Blue Sea Star

Common Name: Blue Starfish
Scientific Name: Linckia Laevigata


The Blue Sea Star has 5 cylindrical arms with rounded tips and an eye at each end. The eyes see only light and darkness. The mouth is found in the centre of the body on the underside. Animals less than 5 cm wide are blue-green with dark spots. As they mature they most commonly acquire a bright blue colour, although there are colour variants throughout the Indo-Pacific ranging from bright blue to green, pink or yellow. Juveniles have pale yellow tube feet and adults have dark yellow feet. Maximum size is approximately 30cm.


When sea stars eat, they sit on top of the food and push their stomach out through their mouth to cover the food and digest it externally. The Blue Sea Star is an omonivore (eats both plants and animals). It is predominantly a scavenger, living on dead organisms within the coral reef and on rocks, but also feeds on algae and microbes.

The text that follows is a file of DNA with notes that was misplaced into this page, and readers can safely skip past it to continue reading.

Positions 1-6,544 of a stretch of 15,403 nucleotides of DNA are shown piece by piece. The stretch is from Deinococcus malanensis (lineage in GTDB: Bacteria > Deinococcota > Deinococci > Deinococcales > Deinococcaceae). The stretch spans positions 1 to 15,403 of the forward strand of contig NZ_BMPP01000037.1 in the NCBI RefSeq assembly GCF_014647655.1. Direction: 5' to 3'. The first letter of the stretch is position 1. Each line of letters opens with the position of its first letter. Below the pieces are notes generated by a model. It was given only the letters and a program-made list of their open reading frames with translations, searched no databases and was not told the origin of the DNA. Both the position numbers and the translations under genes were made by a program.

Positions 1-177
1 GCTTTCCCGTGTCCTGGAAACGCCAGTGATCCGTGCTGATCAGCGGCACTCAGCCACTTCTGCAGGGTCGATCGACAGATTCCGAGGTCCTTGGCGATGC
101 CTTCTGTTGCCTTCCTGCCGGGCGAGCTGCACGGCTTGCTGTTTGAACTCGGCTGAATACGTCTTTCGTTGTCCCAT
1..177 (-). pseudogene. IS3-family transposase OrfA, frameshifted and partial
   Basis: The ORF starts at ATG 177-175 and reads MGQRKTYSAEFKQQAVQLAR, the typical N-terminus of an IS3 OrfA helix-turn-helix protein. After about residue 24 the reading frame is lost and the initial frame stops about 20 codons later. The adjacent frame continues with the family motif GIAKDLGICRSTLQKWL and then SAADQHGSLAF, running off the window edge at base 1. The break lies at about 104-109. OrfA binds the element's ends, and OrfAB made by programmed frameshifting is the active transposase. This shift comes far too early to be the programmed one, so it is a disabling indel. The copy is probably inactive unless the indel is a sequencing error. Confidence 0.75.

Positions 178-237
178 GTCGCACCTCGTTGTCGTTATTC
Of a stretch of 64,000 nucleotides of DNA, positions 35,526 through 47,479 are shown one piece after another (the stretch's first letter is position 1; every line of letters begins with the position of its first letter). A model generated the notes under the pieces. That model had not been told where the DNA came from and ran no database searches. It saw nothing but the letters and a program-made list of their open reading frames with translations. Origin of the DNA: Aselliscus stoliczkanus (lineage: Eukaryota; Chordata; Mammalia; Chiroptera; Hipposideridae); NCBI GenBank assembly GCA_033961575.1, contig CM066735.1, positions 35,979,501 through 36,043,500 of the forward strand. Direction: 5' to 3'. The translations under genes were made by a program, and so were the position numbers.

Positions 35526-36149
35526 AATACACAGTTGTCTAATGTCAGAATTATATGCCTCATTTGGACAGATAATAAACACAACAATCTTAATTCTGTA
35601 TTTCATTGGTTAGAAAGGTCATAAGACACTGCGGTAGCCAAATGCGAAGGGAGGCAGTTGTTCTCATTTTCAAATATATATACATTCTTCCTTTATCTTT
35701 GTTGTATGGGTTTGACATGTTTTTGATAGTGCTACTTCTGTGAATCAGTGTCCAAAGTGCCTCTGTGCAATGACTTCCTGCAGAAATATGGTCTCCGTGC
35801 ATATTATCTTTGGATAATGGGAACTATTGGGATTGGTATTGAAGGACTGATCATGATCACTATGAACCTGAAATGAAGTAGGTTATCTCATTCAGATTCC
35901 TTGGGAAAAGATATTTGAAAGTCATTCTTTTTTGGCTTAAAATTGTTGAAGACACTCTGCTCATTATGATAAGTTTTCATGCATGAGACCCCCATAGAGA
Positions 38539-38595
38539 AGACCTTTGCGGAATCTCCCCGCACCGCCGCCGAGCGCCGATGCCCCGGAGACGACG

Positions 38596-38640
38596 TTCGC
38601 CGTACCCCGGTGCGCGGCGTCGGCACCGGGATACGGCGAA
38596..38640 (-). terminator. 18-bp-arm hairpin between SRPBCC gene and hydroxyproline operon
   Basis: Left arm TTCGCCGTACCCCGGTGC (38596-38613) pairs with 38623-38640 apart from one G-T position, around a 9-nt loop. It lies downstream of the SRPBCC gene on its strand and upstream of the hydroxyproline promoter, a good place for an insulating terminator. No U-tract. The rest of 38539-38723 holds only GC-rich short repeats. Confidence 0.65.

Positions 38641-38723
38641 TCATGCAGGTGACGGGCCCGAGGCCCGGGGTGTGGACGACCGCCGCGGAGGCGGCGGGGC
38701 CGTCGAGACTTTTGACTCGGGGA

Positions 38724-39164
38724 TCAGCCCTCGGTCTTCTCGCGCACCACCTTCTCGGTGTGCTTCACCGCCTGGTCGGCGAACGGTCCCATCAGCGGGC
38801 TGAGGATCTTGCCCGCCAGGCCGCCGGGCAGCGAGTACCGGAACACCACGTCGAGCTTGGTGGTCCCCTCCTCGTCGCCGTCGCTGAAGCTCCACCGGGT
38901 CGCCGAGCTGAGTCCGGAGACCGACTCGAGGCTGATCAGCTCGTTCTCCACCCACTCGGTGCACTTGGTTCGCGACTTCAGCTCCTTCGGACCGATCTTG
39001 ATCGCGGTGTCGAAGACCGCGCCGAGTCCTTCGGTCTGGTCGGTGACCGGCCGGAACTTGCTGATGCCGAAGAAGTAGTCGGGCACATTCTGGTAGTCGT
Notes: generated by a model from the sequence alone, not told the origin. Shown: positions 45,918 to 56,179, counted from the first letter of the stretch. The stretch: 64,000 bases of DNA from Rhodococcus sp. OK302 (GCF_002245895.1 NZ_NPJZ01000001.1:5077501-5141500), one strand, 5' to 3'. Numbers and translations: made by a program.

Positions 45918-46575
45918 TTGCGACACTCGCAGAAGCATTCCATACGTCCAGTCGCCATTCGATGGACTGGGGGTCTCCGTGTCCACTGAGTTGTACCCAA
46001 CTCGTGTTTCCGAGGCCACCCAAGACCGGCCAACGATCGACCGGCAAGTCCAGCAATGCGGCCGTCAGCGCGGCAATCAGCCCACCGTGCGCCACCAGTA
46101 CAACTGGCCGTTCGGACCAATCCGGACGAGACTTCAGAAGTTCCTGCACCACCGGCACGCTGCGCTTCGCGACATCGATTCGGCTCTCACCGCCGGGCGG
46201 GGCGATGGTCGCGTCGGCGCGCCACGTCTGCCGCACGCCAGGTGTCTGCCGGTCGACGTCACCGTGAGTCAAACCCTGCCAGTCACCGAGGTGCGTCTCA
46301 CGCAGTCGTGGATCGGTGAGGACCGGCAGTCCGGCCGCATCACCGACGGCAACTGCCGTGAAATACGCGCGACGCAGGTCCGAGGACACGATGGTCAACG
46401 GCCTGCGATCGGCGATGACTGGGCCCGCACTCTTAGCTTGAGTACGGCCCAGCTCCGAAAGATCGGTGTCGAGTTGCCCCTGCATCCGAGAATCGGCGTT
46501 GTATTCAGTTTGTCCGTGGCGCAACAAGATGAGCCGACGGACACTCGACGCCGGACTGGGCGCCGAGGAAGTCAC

Sea stars move very slowly using their water filled tubes and tube feet that stick out through the skin to hold onto surfaces. They use a water-vascular system that works on water pressure, creating a network of tube feet that look like hundreds of tiny, hydraulically operated legs.


Commonly found on coral reef flats, rocky reefs and other shallow areas, especially in areas with wave action.

Life History

Blue Sea Stars have separate sexes (male and female). To reproduce, they release large numbers of eggs into the water. Sea stars are restricted to their home reef as adults, but are able to disperse as larvae.

Special Features or Habits

A special feature about sea stars is that they can regenerate their arms if damaged or lost, growing back into a full sea star (although they are fragile and often do not survive a lot of damage to their limbs). The Blue Sea Star frequently plays host to a tiny shrimp and sometimes a small gastropod snail that are identical in colour to the sea star. The shrimp or snail live in the grooves on the underside of the arms.

Location or Region Found

They are found throughout the Indo-Pacific region from eastern Africa (absent from the Red Sea) to Hawaii, the South Pacific Islands, Australia, Thailand, and Japan.